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Achieving Success with Knee Replacement

Ensuring a Successful Recovery After Knee Replacement

Making the decision to have a knee replacement is not an easy one. The decision requires a goal-directed and future-oriented mindset to get through the initial pain and activity impairments that are expected after surgery. When is the right time to have surgery? Is there anything that can be done to ease the recovery process to minimize pain and ensure activities are resumed as soon as possible? Dr. Obermeyer utilizes modern and innovative treatment plans to ease your recovery and minimize pain. Better early pain management and speed of recovery not only make the experience more enjoyable but can help predict a better long term outcome(1).

A successful early recovery can be achieved by first ensuring the patient’s knee condition warrants surgery. Patients electing to have surgery too early in the course of their arthritis may have little or no benefit in comparison with patients waiting until the appropriate time(2). Conversely, patients waiting too long to have the procedure may have increased their risk of additional disability and chronic disease as a result of not having surgery sooner(2). Your knee radiographs, the impairments in your physical activity, your response to nonsurgical treatments, social factors, and the examination of your knee all contribute to the correct shared decision about when to have surgery.

Furthermore, ensuring that medical conditions are optimized is important to predicting success with knee replacement. Ensuring blood sugars are well controlled, cardiac conditions are stable, and that the patient is at an appropriate weight to undergo an operation are critical. Individuals with uncontrolled medical conditions should be optimized prior to undergoing surgery to prevent complications like infection(3,4) revision surgery (3,4), heart attacks, or stroke.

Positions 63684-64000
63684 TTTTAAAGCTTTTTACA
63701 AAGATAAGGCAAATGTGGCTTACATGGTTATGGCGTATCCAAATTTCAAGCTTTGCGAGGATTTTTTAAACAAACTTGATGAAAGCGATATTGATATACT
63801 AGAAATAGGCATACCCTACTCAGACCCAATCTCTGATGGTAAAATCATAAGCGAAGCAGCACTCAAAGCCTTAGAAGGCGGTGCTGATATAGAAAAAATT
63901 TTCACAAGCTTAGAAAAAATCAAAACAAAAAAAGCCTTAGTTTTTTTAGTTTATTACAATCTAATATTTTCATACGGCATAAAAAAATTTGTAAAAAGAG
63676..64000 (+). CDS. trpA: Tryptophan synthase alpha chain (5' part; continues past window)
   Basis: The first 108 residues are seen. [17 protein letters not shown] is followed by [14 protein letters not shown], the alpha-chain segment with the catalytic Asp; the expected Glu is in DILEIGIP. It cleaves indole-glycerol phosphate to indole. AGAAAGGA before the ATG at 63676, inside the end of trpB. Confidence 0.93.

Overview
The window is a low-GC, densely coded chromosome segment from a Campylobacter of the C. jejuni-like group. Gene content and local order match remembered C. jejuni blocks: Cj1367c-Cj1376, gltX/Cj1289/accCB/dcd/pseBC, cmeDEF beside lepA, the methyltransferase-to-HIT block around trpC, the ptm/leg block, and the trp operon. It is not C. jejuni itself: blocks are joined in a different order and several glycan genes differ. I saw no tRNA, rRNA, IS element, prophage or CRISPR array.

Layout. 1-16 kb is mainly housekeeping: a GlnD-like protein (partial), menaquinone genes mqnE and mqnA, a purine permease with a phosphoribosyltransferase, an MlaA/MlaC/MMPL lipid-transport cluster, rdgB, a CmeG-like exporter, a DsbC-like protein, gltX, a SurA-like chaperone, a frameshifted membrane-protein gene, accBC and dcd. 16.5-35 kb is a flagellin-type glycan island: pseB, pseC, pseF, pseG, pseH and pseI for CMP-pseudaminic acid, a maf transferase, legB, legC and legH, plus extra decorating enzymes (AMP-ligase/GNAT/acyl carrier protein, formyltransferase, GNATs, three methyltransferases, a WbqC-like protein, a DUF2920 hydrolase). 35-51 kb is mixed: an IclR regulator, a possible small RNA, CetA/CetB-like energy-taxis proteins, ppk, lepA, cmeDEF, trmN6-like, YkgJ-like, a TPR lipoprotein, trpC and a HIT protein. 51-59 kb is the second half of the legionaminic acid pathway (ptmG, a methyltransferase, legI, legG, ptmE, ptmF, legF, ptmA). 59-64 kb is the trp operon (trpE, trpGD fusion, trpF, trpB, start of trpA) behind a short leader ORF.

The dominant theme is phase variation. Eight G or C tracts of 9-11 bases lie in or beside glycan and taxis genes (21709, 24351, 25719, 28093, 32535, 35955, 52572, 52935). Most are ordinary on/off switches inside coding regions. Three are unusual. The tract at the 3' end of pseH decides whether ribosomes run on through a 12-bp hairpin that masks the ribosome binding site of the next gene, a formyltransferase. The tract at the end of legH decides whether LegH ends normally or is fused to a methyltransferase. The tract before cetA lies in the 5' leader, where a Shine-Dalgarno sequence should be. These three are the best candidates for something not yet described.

There is mounting experience with “fast track” joint replacement, where patients may leave the surgical facility the same day or the day following surgery(5). We now have improved processes to successfully control pain without opioids, limit blood loss, and ensure early mobilization after knee replacement, leading to improved safety, outcomes, and satisfaction(5). Standardized protocols that use spinal (instead of general) anesthesia, anesthetizing nerve blocks, and numbing injections during surgery can ensure the patient is comfortable and able to safely walk immediately following the procedure. Surgical factors such as ensuring the knee is balanced and freely moving through a range of motion, which can be achieved with appropriate technique and use of robotic arm assistance(6) may help in the early period when walking and range of motion are initiated.

Two surgical factors that will help limit the rate of blood loss include the use of intravenous tranexamic acid, which is safe and works on the body’s clotting system, and avoidance of the use of a tourniquet. A tourniquet is a device that straps onto the thigh and effectively cuts off circulation to the limb to ensure a bloodless surgical field. Surgeons historically prefer a tourniquet because the surgery is faster and attention does not need to be paid to controlling bleeding from tiny vessels during surgery. However, data has confirmed these patients may bleed more after the surgery(7), requiring more transfusions(7), stay in the hospital longer(7), and have greater pain after surgery(8) because the leg is recovering from ischemia, where the leg effectively has no blood supply for up to or more than an hour during surgery. You should ask your surgeon if he or she uses a tourniquet during surgery and what the reasons are.

Historically, individuals having a knee replacement had an IV drip of narcotic pain medication and stayed in the hospital for days. Not the case anymore. With the advent of early “fast track” joint replacement with multi-modal techniques of improving pain symptoms, patients are up and walking the day of surgery. With the use of robotic technology(6), the knee is already moving in a smooth and balanced fashion before the patient is out of the surgical suite.